The opening bars of Elsy Wameyo’s 2021 single ‘Nilotic’ spell out a kind of reverse shopping list of stolen wealth: “I’ll have all the gold and the diamond from the Guinea / Give me back the tones and the stylin’ in Somali / Oh run it back the tea that you sippin’? Malawi / That ain’t even half of it so Benny hurry hurry.”
It’s a decolonising polemic, delivered with Kendrick-inspired cool and a gritty bassline — a soundtrack for raised fists and toppled statues. Some of Wameyo’s earlier work, like 2019’s quietly soulful ‘Outcast’, hinted at this potent cocktail of pride, power, sorrow and frustration. But on ‘Nilotic’, the title track of her debut EP out next month, a spark’s been lit.
The Adelaide-based Wameyo has been releasing music since 2018, but ‘Nilotic’ is the work of an artist radically changed by the consecutive outrages and tipping points that saw crowds around the world pour onto the streets in 2020, united under one call: Black Lives Matter.
“Every scroll was another Black boy dying,” Wameyo tells NME. “As soon as I got off my socials, I’d chat with my family and something else has happened back in Kenya. There was always something, and it pushed me into a corner where I just had to experience it; I had to go through what the world was giving us, I couldn’t run away.”
Black Lives Matter may have had its roots in the United States, but for Wameyo, it also rang true in Adelaide. “It’s one of those things where as much as it’s happening in the US,” she reflects, “a lot of these things are happening in Australia – Australia just knows how to hide it.
“That’s really how the journey of ‘Nilotic’ started; after drowning in so much sadness, [I was] really just crying to find a way to just be at peace again.”
To find that peace, Wameyo looked to the Nile, the ancient, life-giving river that has always guided and nourished her people. Wameyo was born in Nairobi, Kenya, but it’s the land of her grandmother, on the Nile-fed banks of Lake Victoria (called Nam Lolwe in her mother tongue, Luo), that she calls home.
“When you look back to the past, the Nilots came from Egypt through South Sudan, and then through migration everyone came through Kenya and Uganda,” she explains. “I had this picture of all my ancestors running down the River Nile, looking for a place to rest and stay and call home. As Nilots we dispersed into all these countries, we ended up where we are, [but] this Nile still continues to sustain us.”
For most of her life Wameyo has been half a world away from the Nile, moving to South Australia as a seven-year-old. Her electrician dad got a job in Adelaide, and when they landed on a scorching December day, Elsy was in tears.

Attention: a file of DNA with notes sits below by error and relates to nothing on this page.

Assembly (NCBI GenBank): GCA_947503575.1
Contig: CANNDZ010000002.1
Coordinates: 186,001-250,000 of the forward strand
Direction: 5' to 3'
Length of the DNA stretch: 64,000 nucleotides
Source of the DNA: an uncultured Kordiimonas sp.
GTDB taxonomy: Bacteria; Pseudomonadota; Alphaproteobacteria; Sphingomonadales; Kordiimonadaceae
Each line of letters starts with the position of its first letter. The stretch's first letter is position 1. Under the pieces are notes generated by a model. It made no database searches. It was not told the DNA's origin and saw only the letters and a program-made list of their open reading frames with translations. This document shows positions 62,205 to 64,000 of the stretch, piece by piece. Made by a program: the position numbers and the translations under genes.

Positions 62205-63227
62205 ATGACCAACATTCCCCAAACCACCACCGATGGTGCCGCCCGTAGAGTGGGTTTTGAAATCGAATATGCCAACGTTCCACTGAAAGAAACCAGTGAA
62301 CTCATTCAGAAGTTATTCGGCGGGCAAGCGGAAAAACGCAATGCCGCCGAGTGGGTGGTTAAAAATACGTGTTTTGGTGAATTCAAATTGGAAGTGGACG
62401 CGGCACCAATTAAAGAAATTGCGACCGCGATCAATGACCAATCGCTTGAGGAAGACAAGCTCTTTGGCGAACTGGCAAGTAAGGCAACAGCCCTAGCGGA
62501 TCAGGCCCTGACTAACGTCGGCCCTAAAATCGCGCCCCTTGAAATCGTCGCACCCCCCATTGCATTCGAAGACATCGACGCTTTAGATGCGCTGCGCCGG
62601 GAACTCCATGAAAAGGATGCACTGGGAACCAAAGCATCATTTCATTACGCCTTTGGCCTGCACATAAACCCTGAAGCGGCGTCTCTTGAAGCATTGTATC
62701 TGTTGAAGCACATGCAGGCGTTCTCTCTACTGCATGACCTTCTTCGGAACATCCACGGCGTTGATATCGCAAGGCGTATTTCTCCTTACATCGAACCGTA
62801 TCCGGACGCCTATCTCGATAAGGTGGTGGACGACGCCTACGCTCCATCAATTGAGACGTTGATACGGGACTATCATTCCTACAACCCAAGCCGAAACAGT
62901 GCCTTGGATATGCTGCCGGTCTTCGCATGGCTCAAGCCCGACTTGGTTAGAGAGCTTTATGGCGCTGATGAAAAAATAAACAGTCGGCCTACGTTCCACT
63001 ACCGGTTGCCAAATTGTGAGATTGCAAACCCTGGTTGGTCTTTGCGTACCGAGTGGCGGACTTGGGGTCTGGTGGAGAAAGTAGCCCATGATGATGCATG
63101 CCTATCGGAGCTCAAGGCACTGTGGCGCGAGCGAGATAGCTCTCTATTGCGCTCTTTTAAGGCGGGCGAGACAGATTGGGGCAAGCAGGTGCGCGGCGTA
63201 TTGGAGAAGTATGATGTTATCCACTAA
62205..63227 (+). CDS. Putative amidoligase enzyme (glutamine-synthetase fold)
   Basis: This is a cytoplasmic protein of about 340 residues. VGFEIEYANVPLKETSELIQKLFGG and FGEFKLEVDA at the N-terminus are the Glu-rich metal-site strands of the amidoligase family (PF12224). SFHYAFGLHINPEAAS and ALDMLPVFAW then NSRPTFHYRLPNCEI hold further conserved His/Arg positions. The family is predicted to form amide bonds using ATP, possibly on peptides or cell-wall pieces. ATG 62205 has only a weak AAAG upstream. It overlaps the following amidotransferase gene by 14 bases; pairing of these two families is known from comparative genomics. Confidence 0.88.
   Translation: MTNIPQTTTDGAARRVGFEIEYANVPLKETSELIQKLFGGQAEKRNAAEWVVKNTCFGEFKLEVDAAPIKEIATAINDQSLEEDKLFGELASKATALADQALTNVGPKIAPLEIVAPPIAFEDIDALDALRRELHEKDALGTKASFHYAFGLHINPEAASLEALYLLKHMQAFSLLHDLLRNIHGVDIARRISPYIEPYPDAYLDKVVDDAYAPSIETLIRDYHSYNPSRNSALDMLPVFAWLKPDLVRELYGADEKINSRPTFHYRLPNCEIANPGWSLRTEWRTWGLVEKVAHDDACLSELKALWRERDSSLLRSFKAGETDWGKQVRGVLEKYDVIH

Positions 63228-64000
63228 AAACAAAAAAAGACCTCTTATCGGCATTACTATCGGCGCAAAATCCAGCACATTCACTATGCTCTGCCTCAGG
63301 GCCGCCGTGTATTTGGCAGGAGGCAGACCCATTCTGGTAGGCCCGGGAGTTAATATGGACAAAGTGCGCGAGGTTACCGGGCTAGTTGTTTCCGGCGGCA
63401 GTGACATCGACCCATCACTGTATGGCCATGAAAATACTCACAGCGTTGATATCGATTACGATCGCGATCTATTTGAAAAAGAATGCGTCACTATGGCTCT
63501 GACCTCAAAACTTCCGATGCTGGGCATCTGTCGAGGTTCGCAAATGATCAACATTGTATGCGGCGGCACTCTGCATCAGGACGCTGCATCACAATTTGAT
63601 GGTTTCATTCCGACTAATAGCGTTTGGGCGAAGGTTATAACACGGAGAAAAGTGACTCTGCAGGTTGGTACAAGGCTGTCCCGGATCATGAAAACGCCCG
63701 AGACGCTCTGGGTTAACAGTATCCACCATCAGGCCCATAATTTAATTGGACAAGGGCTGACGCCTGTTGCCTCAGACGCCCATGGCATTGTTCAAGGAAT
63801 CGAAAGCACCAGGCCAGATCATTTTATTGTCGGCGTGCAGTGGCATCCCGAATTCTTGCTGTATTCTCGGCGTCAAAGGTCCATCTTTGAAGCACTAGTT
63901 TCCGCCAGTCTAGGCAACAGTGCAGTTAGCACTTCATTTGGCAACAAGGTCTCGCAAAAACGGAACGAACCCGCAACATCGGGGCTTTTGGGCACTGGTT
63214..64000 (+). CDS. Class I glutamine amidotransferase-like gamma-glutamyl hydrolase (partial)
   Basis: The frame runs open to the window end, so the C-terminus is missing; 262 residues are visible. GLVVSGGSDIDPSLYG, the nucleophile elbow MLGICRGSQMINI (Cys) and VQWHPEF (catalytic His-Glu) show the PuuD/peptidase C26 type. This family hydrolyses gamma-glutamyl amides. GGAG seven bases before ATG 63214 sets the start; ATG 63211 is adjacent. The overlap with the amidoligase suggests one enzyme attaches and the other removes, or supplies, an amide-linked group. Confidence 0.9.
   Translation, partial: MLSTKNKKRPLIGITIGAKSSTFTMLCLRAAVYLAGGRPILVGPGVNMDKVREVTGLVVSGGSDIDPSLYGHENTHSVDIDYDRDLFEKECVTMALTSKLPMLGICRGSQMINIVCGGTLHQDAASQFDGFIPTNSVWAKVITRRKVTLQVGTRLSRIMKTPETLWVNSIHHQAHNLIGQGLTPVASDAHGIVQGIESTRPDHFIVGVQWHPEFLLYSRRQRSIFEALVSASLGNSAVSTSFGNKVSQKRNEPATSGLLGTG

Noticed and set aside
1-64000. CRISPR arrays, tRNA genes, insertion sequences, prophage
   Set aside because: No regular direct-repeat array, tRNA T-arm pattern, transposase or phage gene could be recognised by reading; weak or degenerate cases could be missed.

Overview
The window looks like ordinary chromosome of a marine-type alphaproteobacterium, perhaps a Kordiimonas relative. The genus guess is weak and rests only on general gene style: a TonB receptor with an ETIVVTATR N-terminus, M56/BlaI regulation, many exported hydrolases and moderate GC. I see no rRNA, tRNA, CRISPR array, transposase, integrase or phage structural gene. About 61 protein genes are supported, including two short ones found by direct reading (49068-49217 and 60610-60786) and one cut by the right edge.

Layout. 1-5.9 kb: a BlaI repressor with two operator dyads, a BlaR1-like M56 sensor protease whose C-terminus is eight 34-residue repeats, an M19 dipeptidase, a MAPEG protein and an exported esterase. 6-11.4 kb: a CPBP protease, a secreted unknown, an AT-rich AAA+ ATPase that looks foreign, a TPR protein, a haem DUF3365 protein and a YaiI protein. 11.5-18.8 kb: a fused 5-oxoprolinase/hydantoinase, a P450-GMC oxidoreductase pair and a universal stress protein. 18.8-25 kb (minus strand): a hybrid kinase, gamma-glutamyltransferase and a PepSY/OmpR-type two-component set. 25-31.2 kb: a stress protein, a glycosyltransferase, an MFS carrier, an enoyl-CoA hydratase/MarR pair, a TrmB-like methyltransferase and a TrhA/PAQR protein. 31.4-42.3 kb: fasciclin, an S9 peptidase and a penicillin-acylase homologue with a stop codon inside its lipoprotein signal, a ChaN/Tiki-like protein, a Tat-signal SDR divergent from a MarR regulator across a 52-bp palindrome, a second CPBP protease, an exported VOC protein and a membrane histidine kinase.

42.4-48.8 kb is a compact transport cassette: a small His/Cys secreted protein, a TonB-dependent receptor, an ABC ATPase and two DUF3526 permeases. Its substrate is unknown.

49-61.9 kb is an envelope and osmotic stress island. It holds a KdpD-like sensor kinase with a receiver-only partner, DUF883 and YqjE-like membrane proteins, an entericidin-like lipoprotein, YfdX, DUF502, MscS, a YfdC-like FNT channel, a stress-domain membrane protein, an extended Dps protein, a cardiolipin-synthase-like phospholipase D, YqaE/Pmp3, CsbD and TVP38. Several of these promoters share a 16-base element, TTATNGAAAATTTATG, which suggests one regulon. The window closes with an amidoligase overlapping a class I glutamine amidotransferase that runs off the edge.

“My family always remind me that as soon as we landed I was crying because it was so hot,” she recalls. “I didn’t understand what’s going on, but at that point, physically, I was like ‘this ain’t it’ – my body isn’t in tune with this place, it doesn’t understand the weather, the culture.”
That alienation grew starker when Wameyo started school, where she felt like an “outsider” and “outcast”. In response, she looked inward towards her family, community and culture, ties that are evident across the celebratory, even defiant ‘Nilotic’ EP.
“The whole project ‘Nilotic’ is us understanding and knowing who we are, even after everything that has happened that we have experienced”
Having grown up singing at church, Wameyo started taking her own music seriously when she became involved in Playback 808, a musical collective in Adelaide’s northern suburbs led by South Sudanese rapper DyspOra. By 2019, she began working with Melbourne-based label Music In Exile to release a string of singles produced by Mario Späte, the Adelaide-based producer who also helmed many of Tkay Maidza’s early hits.
But Wameyo produced each track on ‘Nilotic’ herself, poring over YouTube clips and deconstructing the songs of her idol Kendrick Lamar and Black Panther/Childish Gambino composer/producer Ludwig Göransson as her education. It was also important to surround her work with her community, from the friends and aunties who appear in the gorgeously produced video clips for ‘Nilotic’ and ‘River Nile’, to the album artwork by celebrated Bukavu-born, Adelaide-based artist Pierre Mukeba.
“[Mukeba] is very passionate about putting us at the forefront, and making sure our stories are told by us and only us,” she says. “‘Nilotic’ was a piece where I really only wanted African imprints on it. The whole project is us understanding and knowing who we are, even after everything that has happened that we have experienced.”
A few days after our interview, NME watches Wameyo perform an afternoon set at WOMADelaide, one of South Australia’s leading music festivals. She’s has previously played the likes of St Jerome’s Laneway Festival and Groovin The Moo, but seeing her play what seems like her biggest gig to date with the ‘Nilotic’ material under her belt, it’s hard to shake the feeling this is an artist on the cusp of a big leap.
One of the most rousing moments comes when Wameyo invites the crowd to chant along to still-unreleased anthem ‘Sulwe’, a neo-soul song that is the only track on ‘Nilotic’ sung entirely in the languages of her home.
“Whenever my mum prays, it hits so much deeper when she prays in Luo,” Wameyo reflects. “I don’t know why it is, but whenever we speak in our language, and especially in our mother tongue, there’s a deeper connection between the words of the song with our spirit.
“It’s just one of those things I let people feel through the music; on a track like ‘Sulwe’, you might have no idea what I’m saying, but you’ll feel that connection.”
Elsy Wameyo’s ‘Nilotic’ EP is out April 1 via Music in Exile